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The Warsaw Voice » Culture » November 5, 2008
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Cartier-Bresson at Królikarnia
November 5, 2008   
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Warsaw's Królikarnia palace is staging an exhibition of photos by Henri Cartier-Bresson, an acclaimed French photographer who died four years ago, leaving behind an impressive collection of 700,000 black-and-white pictures: the only kind of photography he practiced.

Cartier-Bresson's works are instantly recognizable. They are among the world's most frequently exhibited and published, and have appeared in the most prestigious galleries and museums since the 1930s. This year marks the 100th anniversary of the artist's birth.

Królikarnia is showing Cartier-Bresson's The Europeans series of photos taken over five years during his travels around Europe. In his work, Cartier-Bresson aspired to capture the eternal and universal. He also probed the truth about society.
Cartier-Bresson (1908-2004) wanted at first to become a painter. He studied in Paris under well-known Cubist painter and sculptor Andre Lhote. Painting was a strong inspiration behind Bresson's photographs, as evidenced by the cubist geometry and surrealistic arrangement of his pictures.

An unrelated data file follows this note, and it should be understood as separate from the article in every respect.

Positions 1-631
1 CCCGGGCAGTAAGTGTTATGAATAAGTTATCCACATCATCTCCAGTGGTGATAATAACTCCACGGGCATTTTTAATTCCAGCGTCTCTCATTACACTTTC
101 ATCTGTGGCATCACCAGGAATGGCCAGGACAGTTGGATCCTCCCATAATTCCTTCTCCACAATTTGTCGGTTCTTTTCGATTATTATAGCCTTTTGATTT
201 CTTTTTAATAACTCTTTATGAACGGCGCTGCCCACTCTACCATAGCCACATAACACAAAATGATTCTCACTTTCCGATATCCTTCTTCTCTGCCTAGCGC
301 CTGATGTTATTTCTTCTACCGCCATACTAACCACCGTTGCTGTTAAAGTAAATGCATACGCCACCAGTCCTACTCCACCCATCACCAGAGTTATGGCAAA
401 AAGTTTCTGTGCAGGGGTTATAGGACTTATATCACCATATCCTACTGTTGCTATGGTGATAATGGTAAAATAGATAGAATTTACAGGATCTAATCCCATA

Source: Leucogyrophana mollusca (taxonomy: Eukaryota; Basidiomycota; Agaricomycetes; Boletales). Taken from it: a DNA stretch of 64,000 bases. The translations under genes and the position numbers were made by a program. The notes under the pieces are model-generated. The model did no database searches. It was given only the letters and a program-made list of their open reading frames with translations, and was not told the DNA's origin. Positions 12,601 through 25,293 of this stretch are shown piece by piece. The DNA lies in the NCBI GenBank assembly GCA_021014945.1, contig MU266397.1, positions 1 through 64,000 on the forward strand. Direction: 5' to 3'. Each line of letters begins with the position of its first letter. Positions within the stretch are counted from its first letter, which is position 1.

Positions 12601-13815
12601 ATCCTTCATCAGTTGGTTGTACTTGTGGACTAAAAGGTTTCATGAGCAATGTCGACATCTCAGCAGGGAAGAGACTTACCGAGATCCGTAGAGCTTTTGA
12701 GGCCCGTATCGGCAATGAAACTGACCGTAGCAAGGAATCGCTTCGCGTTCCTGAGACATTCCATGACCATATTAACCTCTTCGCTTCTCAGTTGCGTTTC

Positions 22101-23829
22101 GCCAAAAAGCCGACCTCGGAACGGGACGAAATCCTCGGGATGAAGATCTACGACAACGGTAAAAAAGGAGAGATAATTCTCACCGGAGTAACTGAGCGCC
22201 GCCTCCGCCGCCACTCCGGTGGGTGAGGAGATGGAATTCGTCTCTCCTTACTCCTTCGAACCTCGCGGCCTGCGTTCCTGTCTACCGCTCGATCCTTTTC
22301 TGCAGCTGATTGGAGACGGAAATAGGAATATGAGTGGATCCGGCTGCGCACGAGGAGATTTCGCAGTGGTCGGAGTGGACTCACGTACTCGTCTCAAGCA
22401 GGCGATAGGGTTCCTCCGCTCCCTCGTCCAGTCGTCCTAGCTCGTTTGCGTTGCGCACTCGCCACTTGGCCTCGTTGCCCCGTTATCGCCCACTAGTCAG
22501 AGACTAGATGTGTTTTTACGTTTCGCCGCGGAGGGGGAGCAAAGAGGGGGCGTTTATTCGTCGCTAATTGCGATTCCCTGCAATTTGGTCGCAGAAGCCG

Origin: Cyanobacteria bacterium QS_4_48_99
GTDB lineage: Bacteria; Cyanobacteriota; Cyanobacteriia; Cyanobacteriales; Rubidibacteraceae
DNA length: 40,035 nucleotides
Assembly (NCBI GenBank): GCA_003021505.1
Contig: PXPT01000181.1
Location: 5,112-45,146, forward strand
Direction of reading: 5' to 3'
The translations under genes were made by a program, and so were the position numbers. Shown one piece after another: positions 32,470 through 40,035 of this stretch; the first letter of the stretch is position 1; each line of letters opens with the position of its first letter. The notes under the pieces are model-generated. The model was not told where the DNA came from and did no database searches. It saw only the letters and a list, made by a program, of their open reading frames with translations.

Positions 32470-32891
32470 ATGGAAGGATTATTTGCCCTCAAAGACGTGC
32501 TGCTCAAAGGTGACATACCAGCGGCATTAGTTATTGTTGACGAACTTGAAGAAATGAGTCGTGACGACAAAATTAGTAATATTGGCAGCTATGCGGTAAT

In 1932, Cartier-Bresson became involved with photojournalism. He traveled widely as a photojournalist in India, Canada, Mexico, the Soviet Union, China, Cuba, and across Europe, documenting his expeditions in photo albums. He was also a theoretician: he developed the idea of what he called "the decisive moment," and published Images a la sauvette, a book of essays whose English edition was entitled The Decisive Moment. His ideas had a powerful influence on postwar photojournalism whose standards were largely set by the Magnum Photos agency founded by Cartier-Bresson together with Robert Capa, David Seymour, William Vandivert and George Rodger in 1947.


The Europeans
Exhibition open until Nov. 16
Królikarnia, branch of the National Museum in Warsaw, 113a Puławska St., tel. 0-22 843-15-86, www.krolikarnia.mnw.art.pl
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